MIT Air Force drone
MIT working on a new drone for the US Air Force -- Representational Image REUTERS/Pascal Lauener

Researchers at MIT AeroAstro Labs are working on a unique type of drone – a 3D-printed rocket UAV - that would launch from a fighter jet and achieve near-supersonic speeds.

The drone, dubbed Firefly, looks like a small blimp and is aimed at collecting useful data while distracting enemies, according to a report in Popular Mechanics. The vehicle is made out of titanium through 3D printing and will achieve speeds of around 990kmph for two to five minutes with a profile matching the USAF's requirement -- no more than 2.5-inches wide and 17-inches long.

Initially, the size and unique launch specifications of the UAV posed problems for the MIT team. "There was no vehicle with this speed, at this size that could deploy off an aircraft," John Hansman, MIT professor of aeronautics and astronautics, told Aviation Week.

The researchers even had problems in picking an appropriate propulsion system for the vehicle. "It is too small for a turbine and too fast for electric, while a pulse-jet presents thermal problems."

Ultimately, they settled for a scaled-down rocket motor to build the drone. However, in order to achieve the required speeds for three to five minutes, the team had to ensure that the motor runs for as long as possible and maximises endurance. A conventional rocket, on the other hand, burns up within a matter of seconds.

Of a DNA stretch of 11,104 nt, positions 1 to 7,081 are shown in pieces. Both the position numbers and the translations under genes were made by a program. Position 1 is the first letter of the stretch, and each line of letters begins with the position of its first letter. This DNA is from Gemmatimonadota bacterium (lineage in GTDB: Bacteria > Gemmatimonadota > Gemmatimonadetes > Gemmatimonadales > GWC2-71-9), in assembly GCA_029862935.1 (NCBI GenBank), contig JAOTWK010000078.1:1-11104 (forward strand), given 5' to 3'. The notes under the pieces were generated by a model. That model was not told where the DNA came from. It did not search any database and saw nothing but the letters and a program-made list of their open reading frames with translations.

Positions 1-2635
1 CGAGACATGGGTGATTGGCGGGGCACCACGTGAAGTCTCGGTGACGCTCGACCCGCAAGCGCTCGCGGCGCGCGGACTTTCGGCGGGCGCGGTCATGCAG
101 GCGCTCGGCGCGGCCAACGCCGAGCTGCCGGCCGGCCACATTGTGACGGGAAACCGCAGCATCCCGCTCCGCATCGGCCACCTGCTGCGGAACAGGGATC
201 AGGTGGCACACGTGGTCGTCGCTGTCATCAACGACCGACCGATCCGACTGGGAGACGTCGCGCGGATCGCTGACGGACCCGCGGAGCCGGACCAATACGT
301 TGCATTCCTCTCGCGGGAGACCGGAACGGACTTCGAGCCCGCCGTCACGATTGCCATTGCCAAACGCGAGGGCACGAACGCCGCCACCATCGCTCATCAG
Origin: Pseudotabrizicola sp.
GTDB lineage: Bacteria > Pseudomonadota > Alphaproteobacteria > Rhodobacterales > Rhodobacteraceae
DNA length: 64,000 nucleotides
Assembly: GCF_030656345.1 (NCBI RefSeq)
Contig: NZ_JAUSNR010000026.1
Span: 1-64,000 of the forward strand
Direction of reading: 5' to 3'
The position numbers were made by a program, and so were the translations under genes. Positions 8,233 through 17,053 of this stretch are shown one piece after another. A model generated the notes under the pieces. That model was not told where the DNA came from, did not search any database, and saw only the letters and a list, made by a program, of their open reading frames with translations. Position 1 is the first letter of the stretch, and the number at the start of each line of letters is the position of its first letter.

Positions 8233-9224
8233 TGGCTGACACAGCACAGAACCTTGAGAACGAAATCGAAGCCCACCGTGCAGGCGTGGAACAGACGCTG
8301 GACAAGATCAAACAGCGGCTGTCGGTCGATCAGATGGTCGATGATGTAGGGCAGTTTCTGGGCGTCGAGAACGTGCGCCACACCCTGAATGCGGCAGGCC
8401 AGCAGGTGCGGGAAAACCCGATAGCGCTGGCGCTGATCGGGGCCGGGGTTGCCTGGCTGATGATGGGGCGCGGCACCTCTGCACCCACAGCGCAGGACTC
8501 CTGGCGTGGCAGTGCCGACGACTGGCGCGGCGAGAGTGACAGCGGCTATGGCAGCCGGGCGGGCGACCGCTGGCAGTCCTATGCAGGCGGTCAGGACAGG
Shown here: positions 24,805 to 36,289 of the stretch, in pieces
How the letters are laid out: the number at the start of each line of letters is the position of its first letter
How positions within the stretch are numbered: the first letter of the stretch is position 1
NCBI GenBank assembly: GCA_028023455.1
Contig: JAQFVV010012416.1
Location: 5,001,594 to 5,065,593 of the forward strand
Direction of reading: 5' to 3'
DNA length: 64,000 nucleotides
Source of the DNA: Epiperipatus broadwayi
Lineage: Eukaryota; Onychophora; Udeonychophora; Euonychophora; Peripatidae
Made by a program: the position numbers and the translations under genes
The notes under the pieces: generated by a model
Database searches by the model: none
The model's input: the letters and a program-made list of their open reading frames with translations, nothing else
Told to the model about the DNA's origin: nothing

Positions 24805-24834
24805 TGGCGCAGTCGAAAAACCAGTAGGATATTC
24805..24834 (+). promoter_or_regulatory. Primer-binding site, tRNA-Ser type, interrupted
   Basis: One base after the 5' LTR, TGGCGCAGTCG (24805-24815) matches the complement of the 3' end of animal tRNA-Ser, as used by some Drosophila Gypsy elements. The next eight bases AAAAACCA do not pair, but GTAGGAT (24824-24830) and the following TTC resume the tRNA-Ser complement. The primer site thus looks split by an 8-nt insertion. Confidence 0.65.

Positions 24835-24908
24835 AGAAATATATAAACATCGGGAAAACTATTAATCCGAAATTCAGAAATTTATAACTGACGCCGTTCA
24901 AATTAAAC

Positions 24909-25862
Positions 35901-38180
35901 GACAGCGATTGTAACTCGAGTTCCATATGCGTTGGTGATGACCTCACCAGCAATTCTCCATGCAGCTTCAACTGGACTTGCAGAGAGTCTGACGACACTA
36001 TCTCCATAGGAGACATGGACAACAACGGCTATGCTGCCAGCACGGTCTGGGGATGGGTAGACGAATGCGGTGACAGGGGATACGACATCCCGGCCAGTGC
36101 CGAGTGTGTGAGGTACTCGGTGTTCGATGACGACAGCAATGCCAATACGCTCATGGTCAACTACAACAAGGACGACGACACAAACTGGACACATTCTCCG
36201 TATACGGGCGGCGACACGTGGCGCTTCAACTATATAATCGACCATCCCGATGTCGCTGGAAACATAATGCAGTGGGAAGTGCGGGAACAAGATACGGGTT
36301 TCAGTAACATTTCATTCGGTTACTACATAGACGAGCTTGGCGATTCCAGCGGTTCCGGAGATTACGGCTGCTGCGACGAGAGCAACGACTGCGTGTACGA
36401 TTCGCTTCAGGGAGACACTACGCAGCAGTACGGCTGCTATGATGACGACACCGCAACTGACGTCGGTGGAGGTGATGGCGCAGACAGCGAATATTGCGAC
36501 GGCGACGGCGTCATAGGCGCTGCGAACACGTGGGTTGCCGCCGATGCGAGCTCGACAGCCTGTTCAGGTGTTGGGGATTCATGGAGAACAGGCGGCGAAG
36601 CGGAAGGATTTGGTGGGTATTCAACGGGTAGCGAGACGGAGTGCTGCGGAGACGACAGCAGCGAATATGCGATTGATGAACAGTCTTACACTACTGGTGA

So, the idea was to mix ammonium perchlorate propellant with an oxamide inhibitor to control the burn-rate. This ensures that the rocket delivers sufficient power to propel the drone at required speeds for up to three minutes. "We use this burn-rate suppressant that cools the flame and changes the flame structure so that it burns slower," doctoral candidate Tony Tao told MIT News.

The top half of the drone accommodates all the avionics and flight control systems, while the bottom half carries the rocket motor, which would burn from rear end forward rather than inside out.

As the rocket motor runs, the exhaust from combustion will be released from a graphite/ceramic nozzle. The team has also installed an insulating layer to keep internal electronics of the vehicle safe from the excessive heat generated in the process.

The drone is still far from taking to the skies. The engines have been printed and tested in partial burns, but it could still be a year or more before the first test flight is successfully conducted.